Encyclopedia of Fantasy (1997)
Trial, The

Two movies have been based on Der Prozess (1925; trans as The Trial 1937 UK) by Franz Kafka.

1. The Trial (ot Le Procès) French/West German/Italian movie (1962). Paris Europa/Hisa/FI.C.IT. Pr Alexander Salkind. Exec pr Michael Salkind. Dir Orson Welles. Screenplay Welles. Starring Suzanne Flon (Miss Pittl), Arnoldo Foa (Inspector A), Elsa Martinelli (Hilda), Jeanne Moreau (Marika Bürstner), Anthony Perkins (Josef K), Romy Schneider (Leni), Akim Tamiroff (Bloch), Welles (Advocate Hastler). 118 mins. B/w.

It was probably a mistake to try to translate Kafka's novel, most of whose "events" occur inside K's head, to the screen, where it would be judged as a version rather than as an independent movie. Welles sets out his stall almost at the start: after a spoken prologue (illustrated by scenes on pin-screen) telling the Fable of the man who waits at the gate of justice, Welles announces that the novel is generally considered a Dream or a nightmare; and it is in the form of an anxiety dream that the movie is couched. The plot is familiar: K wakes to find himself under arrest; he is subjected to a long series of Picaresque experiences and never does find out what he has been arrested for. The movie identifies clearly the legal system with the laws of God. Man's representative to God is incarnate (like Christ) in the person of K's supposed attorney, the bedridden Advocate Hastler who seems never to do anything but – like a dead Messiah – insists on being worshipped even when idle, absent, arbitrary or imbecile; the painter Titorelli, portraitist to the judges and therefore claimant of considerable influence over them, is in effect the gallery of saints, who promise much by way of intercession but, when the small print of their promises is read, can deliver little if anything. Like God's laws, those of K's country are never explained, and are probably inexplicable: this is the reason for the unstoppable trial's (i.e., life's) unfairness. Yet the movie to an extent undermines its own Satire by being so surreally dreamlike: within the Edifice that is the Hall of Justice abide almost all the other locales in which the various scenes are set – notably the vast office where K works (its tracts of synchronized typists reminiscent of scenes in Fritz Lang's Metropolis [1926]) and Hastler's littered, semi-devastated, mansion-grand home. As in any edifice, corridors may not lead to the same place twice. The parallel with Lewis Carroll's Alice's Adventures in Wonderland (1865) is recognized implicitly throughout, being made explicit in a brief sequence where a court guard emulates the White Rabbit.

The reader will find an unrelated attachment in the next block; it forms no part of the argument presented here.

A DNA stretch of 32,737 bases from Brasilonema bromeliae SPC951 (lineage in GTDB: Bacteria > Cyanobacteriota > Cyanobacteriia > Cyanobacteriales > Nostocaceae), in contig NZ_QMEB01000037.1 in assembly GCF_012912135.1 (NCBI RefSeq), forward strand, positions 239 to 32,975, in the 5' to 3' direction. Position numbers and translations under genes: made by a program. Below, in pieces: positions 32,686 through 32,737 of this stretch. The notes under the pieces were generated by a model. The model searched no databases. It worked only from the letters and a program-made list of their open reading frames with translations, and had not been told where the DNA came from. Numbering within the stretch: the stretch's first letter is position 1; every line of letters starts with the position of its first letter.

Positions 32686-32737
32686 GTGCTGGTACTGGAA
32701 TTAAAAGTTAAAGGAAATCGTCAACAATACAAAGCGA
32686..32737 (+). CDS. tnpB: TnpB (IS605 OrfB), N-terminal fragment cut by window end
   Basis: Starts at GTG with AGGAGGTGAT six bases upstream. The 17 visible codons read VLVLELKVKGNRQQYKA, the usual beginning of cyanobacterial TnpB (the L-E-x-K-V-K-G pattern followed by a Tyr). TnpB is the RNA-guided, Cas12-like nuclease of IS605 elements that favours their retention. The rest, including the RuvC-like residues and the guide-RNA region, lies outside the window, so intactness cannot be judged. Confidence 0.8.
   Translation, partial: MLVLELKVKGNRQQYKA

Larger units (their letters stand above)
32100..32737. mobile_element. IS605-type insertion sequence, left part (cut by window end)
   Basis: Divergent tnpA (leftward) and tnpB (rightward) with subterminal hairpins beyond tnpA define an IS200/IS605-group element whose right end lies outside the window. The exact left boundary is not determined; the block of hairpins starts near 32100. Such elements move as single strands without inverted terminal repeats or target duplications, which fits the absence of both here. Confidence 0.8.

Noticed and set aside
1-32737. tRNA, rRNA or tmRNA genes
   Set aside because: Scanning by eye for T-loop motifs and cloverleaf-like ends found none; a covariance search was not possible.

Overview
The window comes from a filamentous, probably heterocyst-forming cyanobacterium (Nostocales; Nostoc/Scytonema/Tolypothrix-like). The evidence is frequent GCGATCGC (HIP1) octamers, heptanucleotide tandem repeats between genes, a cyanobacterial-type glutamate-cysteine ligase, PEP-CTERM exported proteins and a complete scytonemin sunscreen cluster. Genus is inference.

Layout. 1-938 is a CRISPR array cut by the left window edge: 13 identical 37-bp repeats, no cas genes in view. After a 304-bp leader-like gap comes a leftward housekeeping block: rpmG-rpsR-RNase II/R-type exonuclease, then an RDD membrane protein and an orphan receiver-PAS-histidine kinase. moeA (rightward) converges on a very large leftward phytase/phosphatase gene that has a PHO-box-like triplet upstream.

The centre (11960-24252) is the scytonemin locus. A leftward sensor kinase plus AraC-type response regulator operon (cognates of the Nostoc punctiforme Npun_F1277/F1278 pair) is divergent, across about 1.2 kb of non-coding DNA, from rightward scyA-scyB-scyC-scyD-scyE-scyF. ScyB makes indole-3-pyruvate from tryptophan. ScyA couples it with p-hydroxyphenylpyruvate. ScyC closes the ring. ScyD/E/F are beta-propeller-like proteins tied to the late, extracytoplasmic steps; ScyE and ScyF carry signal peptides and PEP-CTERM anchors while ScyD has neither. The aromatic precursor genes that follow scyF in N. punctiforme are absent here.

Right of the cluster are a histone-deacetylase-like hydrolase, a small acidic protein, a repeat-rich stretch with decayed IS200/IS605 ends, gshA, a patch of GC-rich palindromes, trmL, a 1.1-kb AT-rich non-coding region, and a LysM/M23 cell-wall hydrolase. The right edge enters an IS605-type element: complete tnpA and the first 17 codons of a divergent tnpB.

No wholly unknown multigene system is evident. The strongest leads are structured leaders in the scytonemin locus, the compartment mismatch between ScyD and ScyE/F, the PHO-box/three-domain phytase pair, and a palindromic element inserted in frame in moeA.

A separate strand of the dream is distressingly misogynistic. Repeatedly K finds himself the focus of the erotic attentions (never, for one reason or another, consummated) of alluring women – in particular Leni, Hastler's nurse/mistress (who can be identified as the Church). These women are depicted as in some way debased: Miss Burstner, K's long-time neighbour, is an "exotic dancer"; K is only the latest in a long line of men seduced (or in his case near-seduced) by Leni, who preys sexually on arrested men, like a spiritual Vampire. This strand peaks with K being pursued through catacombs by a horde of rapacious schoolgirls.

Visually TT is superb, with exquisite use of scale and shadow; the medium of b/w is exploited to the full. There are some stunning pieces of conceptualization, and the mood of the movie is hard to shake off. [JG]

2. The Trial UK/Czech movie (1992 tvm, also released theatrically). BBC/Europanda. Pr Louis Marks. Exec pr Reniero Compostella, Kobi Jaeger, Mark Shivas. Dir David Jones. Screenplay Harold Pinter. Starring Douglas Hodge (Inspector), Anthony Hopkins (The Priest), Michael Kitchen (Block), Kyle MacLachlan (Josef K), Alfred Molina (Titorelli), Catherine Neilson (Washer Woman), Jason Robards (Dr Huld), Juliet Stevenson (Fräulein Bürstner), Polly Walker (Leni). 120 mins. Colour.

This more literal version has little to add to 1: it is less surreal, less melodramatic and less visually exciting; at the same time, because more tied to mundane (not dream) Reality (partly through being more specific about extraneous details; e.g., K's crime is at least partly detailed to him), because the Allegory is brought closer to the surface, and because its target appears to be more the interpreters of God than God Himself, it is a more comprehensible movie – and better as entertainment. Yet it does not live in the memory as 1 does – likely because it has forfeited the sense that K is the plaything of and throughout manipulated by unseen forces that are almost certainly by definition impossible to understand. This is palatable Kafka. [JG]

This entry is taken from the Encyclopedia of Fantasy (1997) edited by John Clute and John Grant. It is provided as a reference and resource for users of the SF Encyclopedia, but apart from possible small corrections has not been updated.